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Article

Mechanical Properties, Corrosion Resistance and Bioactivity of Oxide Layers Formed by Isothermal Oxidation of Ti-6Al-7Nb Alloy

Institute of Materials Engineering, Faculty of Science and Technology, University of Silesia in Katowice, 75 Pułku Piechoty 1A, 41-500 Chorzów, Poland
*
Author to whom correspondence should be addressed.
Coatings 2021, 11(5), 505; https://doi.org/10.3390/coatings11050505
Received: 31 March 2021 / Revised: 19 April 2021 / Accepted: 22 April 2021 / Published: 25 April 2021

Abstract

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Titanium and its alloys are among the most promising biomaterials for medical applications. In this work, the isothermal oxidation of Ti-6Al-7Nb biomedical alloy towards improving its mechanical properties, corrosion resistance, and bioactivity has been developed. The oxide layers were formed at 600, 700, and 800 °C for 72 h. Scanning electron microscopy (SEM), energy dispersive spectroscopy (EDS), 3D profilometry, and microindentation test, were used to characterize microstructure, surface geometrical structure, and the hardness of the diphase (α + β) Ti-6Al-7Nb alloy after oxidation, respectively. In vitro corrosion resistance tests were carried out in a saline solution at 37 °C using the open-circuit potential method and potentiodynamic measurements. Electronic properties in the air were studied using the Scanning Kelvin Probe (SKP) technique. The bioactivity test was conducted by soaking the alkali- and heat-treated samples in simulated body fluid for 7 days. The presence of apatite was confirmed using SEM/EDS and Fourier Transform Infrared Spectroscopy (FTIR) studies. The thickness of oxide layers formed increased with the temperature growth from 0.25 to 5.48 µm. It was found that with increasing isothermal oxidation temperature, the surface roughness, hardness, corrosion resistance, and contact potential difference increased. The Ti-6Al-7Nb alloy after oxidation revealed the HAp-forming ability in a biological environment.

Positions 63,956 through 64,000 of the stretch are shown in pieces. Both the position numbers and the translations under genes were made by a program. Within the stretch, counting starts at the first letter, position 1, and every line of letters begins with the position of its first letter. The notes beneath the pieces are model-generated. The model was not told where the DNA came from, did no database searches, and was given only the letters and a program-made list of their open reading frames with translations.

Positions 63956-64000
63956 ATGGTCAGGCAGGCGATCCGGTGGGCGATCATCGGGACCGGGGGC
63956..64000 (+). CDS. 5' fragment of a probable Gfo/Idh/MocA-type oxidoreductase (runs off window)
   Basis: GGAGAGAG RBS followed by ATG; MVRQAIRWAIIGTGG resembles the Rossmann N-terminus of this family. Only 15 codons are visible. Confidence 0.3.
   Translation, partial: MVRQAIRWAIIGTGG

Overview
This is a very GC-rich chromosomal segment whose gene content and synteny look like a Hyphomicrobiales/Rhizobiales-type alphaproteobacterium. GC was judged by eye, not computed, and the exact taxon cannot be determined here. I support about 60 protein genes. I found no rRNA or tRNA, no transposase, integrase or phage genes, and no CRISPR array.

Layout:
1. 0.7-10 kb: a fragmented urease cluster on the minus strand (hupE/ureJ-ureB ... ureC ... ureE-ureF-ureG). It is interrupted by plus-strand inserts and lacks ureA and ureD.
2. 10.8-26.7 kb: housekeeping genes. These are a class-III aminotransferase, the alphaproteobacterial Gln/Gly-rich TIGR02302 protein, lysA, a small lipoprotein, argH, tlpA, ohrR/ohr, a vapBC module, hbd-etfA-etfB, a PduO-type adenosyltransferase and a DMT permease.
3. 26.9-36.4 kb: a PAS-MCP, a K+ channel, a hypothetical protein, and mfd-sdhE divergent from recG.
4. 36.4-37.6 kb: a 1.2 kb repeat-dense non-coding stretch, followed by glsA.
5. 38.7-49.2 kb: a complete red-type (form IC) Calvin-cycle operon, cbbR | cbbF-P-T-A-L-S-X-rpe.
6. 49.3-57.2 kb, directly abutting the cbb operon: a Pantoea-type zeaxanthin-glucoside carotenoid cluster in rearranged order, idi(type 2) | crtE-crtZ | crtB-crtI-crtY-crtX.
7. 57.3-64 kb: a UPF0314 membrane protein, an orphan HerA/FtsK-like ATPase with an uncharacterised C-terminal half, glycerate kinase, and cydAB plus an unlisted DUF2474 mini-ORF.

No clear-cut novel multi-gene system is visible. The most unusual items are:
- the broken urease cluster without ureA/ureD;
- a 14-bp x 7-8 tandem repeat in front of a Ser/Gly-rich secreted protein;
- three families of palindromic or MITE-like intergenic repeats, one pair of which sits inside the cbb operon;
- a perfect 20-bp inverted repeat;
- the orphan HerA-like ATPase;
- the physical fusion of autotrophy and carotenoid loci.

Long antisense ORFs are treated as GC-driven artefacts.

1. Introduction

Titanium and its alloys are widely used biomaterials for medical applications due to the favorable ratio of strength to specific gravity, good corrosion resistance, and high biocompatibility [1,2,3,4,5,6,7,8,9]. Among metallic materials, titanium and its alloys have the best biocompatibility, closely related to their corrosion resistance. High corrosion resistance is associated with the high affinity of titanium and its alloys for oxygen and the formation of a stable, self-passive oxide layer (2 to 10 nm thick) on the metal surface [10]. The natural oxide layer also plays a crucial role in biocompatibility and limits alloying ions’ penetration into the body. The corrosion resistance of titanium and its alloys is closely related to the spontaneously formed oxide layer’s quality, which consists mainly of TiO2 oxide [11]. This layer’s internal part is non-stoichiometric oxides, while the outer part is amorphous TiO2 [12].
The chemical composition is an important factor influencing the corrosion resistance of titanium alloys. Elements such as molybdenum, tantalum, and niobium improve titanium-based materials’ corrosion resistance [13]. Besides, single-phase titanium alloys exhibit stronger corrosion resistance. Higher content of aluminum (more than 6%) in titanium alloys may cause precipitation in the structure of the α2 phase particles, which occur as microanodes relative to the matrix [14]. Such a system leads to changes in electrochemical properties in many corrosive environments. At the same time, the cracking mechanism changes from plastic to brittle. This phenomenon occurs mainly through the formation and blocking of dislocations in slip planes [15].